Interview: African leaders mulling concrete outcomes at summit: AU official

Source: Xinhua| 2019-02-11 22:15:54|Editor: xuxin
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ADDIS ABABA, Feb. 11 (Xinhua) -- African leaders are expected to come up with concrete results as the African continent tries to tackle migration and forced displacement, an official told Xinhua on Monday.

"I do expect concrete results from this gathering," Emmanuel Nnadozie, executive secretary of the African Capacity Building Foundation (ACBF), the AU's specialized agency for capacity development, told Xinhua in an interview on Monday.

The ACBF executive secretary made the remarks as African leaders, under the umbrella of the AU, embarked on finding lasting solutions to the continent's migration and refugee crisis as part of the ongoing 32nd ordinary session of the assembly of the AU.

The two-day summit, which started on Sunday at the AU headquarters in Ethiopia's capital, Addis Ababa, is held under the theme "Refugees, Returnees and Internally Displaced People (IDPs): Towards Durable Solutions to Forced displacement in Africa."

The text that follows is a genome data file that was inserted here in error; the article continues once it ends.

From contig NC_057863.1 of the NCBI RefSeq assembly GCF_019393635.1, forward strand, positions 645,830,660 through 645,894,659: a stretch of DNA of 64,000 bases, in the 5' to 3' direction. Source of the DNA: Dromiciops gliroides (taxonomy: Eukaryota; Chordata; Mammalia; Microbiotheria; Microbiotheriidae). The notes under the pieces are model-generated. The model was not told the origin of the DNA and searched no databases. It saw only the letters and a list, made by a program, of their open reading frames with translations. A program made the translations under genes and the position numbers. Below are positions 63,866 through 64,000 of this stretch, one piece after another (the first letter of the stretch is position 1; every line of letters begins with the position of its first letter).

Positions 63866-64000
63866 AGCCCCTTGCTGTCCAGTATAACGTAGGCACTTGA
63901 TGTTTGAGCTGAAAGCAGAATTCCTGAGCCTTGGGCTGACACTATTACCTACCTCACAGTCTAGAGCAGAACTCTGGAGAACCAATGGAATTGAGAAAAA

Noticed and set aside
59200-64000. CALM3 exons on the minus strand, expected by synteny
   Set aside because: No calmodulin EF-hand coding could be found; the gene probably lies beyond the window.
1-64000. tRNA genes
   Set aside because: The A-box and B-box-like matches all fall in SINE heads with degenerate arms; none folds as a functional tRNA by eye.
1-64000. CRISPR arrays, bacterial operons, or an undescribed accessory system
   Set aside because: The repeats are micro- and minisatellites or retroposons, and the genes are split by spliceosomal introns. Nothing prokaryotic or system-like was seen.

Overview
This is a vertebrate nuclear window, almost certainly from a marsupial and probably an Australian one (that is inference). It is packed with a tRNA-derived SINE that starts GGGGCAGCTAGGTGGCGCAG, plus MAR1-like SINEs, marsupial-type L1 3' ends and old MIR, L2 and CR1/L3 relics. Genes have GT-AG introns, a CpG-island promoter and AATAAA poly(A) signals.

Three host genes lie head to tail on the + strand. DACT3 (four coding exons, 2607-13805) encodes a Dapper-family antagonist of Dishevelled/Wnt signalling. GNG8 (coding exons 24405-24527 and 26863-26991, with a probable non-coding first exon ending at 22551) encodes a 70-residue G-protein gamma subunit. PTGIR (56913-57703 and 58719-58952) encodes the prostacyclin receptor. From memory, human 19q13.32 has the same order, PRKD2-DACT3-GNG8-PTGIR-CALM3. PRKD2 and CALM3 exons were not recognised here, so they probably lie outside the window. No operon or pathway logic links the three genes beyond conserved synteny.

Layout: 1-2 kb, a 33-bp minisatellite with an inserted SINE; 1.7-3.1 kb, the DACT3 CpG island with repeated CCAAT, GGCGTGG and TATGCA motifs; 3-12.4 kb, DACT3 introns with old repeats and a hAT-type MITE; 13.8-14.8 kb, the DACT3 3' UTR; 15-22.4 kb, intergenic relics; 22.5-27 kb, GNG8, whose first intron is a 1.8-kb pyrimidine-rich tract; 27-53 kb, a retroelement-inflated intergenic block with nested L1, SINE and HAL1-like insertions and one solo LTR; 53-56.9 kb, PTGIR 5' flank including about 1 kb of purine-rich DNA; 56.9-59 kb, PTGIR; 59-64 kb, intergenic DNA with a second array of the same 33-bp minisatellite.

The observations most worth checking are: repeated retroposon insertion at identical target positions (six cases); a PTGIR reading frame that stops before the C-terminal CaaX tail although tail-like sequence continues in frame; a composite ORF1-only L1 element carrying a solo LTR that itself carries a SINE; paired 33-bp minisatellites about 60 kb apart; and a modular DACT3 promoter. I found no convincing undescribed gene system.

"This is the first time that at this level the AU assembly of heads of state are really paying attention to this very important issue of refugees, internally displaced people, returnees and migrants," Nnadozie said.

According to Nnadozie, preventing conflicts before they happen and policy measures to respond to the involuntary movement of Africans, particularly the most vulnerable women and children, would also be among the most important areas of discussion as African leaders gather.

"One does not expect that there will be results immediately, but the most important thing is that the attention that they have brought to focus on this important issue and the awareness they are creating about the plight of people who are suffering from conflicts and natural disasters," he added.

Mobilization of resources and people so as to support those who are affected by conflicts, including interventions in the provision of security protection as refugees and IDPs relocate, would also be top on the agenda, Nnadozie said.

According to figures from the UN Refugee Agency, UNHCR, the sub-Saharan Africa region hosts more than 26 percent of the world's refugee population.

The number has soared in recent years, partly due to ongoing crises in the Central African Republic, Nigeria, South Sudan, as well as new conflicts that have erupted in Burundi and Yemen, the UNHCR said.